he malfunctions were so bad that the NFL required the Patriots to shut down all of their Surfaces during that drive, while the suddenly surging Broncos were not required to do so. So they were blind, so to speak, while technicians tried to solve the problem.

Belichick didn’t actually blame the Surface tablets for the loss but he repeatedly noted that these kinds of issues were “common”.

“I’m done with the tablets,” Belichick said this week, and about 10 days after he had an infamous on-field hissy fit in which he tried to destroy one of the failing devices. “They’re just too undependable.”

“I just can’t take it anymore,” he noted, adding that he would “stick with [paper] pictures,” which “several other [NFL] coaches do as well,” presumably for the same reason.

Is the Surface a Victim of Circumstances? 

Bill Belichick is 64 years old, and while many will believe that age and perhaps technology phobia plays into his worldview, don’t be fooled. Say what you will about the man, but he is among the winnigest of NFL coaches in history and his team has been the most feared adversary in the league for the past decade and a half.

To be fair, the Surface failures often involve communications equipment, which Belichick has explained is complex, with numerous on-field systems often interfering with each other. There are days when the game starts and the equipment is still not working, he says, despite hours of testing.

Not Ready for “NFL” Prime Time?

The thing that resonates with me is that the complexity and unreliability of using a Surface outweighs its benefits when considering the fast paced – high stakes of NFL games. High end technology, like Microsoft’s Surface tablets are complex and can become unreliable which will drive coaching staffs crazy as the game moves on – even if their tablets are locked up or rebooting.

“It’s basically a problem every week,” Belichick said. “For me, it’s a personal decision. I’m done with the tablets. I’ll use the paper pictures from here on, because I have given it my best shot. I’ve tried to work through the process. But it just doesn’t work for me, and that’s because there’s no consistency to it.”

Unfortunately Microsoft’s Surface may be “trusted by the pros,” as Microsoft’s Surface NFL web site claims. It’s just not trusted by the best head coach in the NFL.

Galaxy Note 7 Banned from Flights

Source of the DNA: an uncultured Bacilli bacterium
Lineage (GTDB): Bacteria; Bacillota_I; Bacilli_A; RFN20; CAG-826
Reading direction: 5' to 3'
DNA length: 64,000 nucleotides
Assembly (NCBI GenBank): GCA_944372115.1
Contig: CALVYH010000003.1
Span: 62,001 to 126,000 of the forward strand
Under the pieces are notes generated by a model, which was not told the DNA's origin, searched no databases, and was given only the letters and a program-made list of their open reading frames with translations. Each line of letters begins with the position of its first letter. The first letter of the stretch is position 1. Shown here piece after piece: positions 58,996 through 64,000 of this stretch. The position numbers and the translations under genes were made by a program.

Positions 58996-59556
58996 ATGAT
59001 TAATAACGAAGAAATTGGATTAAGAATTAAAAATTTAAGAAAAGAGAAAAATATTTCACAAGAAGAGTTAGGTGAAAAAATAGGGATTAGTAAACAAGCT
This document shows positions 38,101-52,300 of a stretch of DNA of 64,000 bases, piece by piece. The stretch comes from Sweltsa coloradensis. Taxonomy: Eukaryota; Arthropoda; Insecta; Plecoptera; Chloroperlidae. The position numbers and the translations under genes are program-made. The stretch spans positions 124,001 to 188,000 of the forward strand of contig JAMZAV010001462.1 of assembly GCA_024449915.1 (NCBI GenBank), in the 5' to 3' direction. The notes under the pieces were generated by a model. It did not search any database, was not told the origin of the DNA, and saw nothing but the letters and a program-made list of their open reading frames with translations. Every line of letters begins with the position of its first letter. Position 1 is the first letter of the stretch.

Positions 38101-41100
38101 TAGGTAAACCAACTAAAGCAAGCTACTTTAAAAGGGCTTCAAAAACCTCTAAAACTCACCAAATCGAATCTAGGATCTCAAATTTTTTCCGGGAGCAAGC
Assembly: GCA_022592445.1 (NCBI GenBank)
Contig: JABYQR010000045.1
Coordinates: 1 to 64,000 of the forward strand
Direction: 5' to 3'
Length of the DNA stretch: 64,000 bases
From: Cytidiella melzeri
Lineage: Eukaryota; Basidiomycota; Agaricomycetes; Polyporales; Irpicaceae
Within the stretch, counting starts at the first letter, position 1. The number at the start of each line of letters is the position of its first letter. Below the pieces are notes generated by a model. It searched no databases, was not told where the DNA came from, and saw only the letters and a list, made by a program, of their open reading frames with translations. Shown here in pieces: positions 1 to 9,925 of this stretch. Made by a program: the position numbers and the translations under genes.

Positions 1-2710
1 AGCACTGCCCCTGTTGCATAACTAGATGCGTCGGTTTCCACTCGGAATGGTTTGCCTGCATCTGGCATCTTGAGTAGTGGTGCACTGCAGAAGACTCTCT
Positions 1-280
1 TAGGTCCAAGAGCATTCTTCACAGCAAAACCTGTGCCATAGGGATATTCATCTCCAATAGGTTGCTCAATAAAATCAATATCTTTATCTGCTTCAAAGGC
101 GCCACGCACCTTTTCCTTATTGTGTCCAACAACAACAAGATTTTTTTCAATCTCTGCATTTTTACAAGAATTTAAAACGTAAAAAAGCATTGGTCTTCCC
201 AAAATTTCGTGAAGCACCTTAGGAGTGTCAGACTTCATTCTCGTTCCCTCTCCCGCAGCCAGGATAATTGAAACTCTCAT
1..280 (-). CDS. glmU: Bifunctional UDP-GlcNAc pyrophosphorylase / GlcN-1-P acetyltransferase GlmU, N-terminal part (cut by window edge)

This is a first. A smartphone has been banned from flights. Samsung’s much maligned Galaxy Note 7 has been finally put out of it’s misery with Samsung recalling these devices.

The US Department of Transportation, Federal Aviation Administration, and Pipeline and Hazardous Materials Safety Administration have now banned the device on all flights �?to, from, or within” the United States – even if they’re turned off, and regardless of whether they’re on carry-on or checked luggage.

n fact, you can’t have a Note 7 at all if you’re so much stepping onto a flight, and if you try to sneak one in on checked luggage, you can face fines. Airlines are to deny boarding unless you rid yourself of your $900 device.

If you somehow do sneak a phone onto a plane, you will be instructed to keep the device off and on your person at all times, not in luggage.

The ban goes into effect today, October 15, at 12 PM ET. That’s not exactly much time to get the word out to every flier. Given 1 million people are apparently still using their Note 7’s, the TSA is going to have a field day with confiscated devices.

You can read statement in full at the source link below. And if you haven’t done so already, please just exchange your phone for something less incendiary already.

Technology Stops Many Southwest Airlines Flights

Technology surrounds us. Without it things just do not happen. Even those among us who try to not rely on technology often find themselves impacted by how it works – or how it does not. You can see how technology impacts our everyday lives by learning about Southwest Airline’s woes yesterday that left thousands stranded.

Southwest Airlines in Dallas said yesterday that performance issues with its technology systems had led to flight delays.